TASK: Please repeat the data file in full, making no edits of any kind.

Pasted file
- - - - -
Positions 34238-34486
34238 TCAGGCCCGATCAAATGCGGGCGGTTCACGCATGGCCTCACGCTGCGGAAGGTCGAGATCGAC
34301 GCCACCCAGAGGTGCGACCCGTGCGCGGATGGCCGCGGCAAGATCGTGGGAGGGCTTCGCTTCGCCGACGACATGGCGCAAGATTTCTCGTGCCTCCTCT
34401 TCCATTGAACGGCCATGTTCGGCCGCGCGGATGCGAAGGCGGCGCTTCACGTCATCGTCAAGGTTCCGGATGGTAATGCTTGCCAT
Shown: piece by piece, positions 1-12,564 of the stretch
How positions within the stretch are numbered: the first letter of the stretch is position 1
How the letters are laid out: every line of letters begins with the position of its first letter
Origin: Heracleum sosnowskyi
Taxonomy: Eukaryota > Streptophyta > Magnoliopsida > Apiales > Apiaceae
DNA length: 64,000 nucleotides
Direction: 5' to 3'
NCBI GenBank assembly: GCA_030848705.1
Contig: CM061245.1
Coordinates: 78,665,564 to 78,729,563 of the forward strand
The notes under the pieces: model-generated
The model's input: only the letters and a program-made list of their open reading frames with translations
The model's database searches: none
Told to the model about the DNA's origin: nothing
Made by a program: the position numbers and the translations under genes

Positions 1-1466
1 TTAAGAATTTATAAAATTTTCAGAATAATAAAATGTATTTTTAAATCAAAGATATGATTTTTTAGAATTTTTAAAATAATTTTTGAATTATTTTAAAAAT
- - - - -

Positions 34238-34486
34238 TCAGGCCCGATCAAATGCGGGCGGTTCACGCATGGCCTCACGCTGCGGAAGGTCGAGATCGAC
34301 GCCACCCAGAGGTGCGACCCGTGCGCGGATGGCCGCGGCAAGATCGTGGGAGGGCTTCGCTTCGCCGACGACATGGCGCAAGATTTCTCGTGCCTCCTCT
34401 TCCATTGAACGGCCATGTTCGGCCGCGCGGATGCGAAGGCGGCGCTTCACGTCATCGTCAAGGTTCCGGATGGTAATGCTTGCCAT
Shown: piece by piece, positions 1-12,564 of the stretch
How positions within the stretch are numbered: the first letter of the stretch is position 1
How the letters are laid out: every line of letters begins with the position of its first letter
Origin: Heracleum sosnowskyi
Taxonomy: Eukaryota > Streptophyta > Magnoliopsida > Apiales > Apiaceae
DNA length: 64,000 nucleotides
Direction: 5' to 3'
NCBI GenBank assembly: GCA_030848705.1
Contig: CM061245.1
Coordinates: 78,665,564 to 78,729,563 of the forward strand
The notes under the pieces: model-generated
The model's input: only the letters and a program-made list of their open reading frames with translations
The model's database searches: none
Told to the model about the DNA's origin: nothing
Made by a program: the position numbers and the translations under genes

Positions 1-1466
1 TTAAGAATTTATAAAATTTTCAGAATAATAAAATGTATTTTTAAATCAAAGATATGATTTTTTAGAATTTTTAAAATAATTTTTGAATTATTTTAAAAAT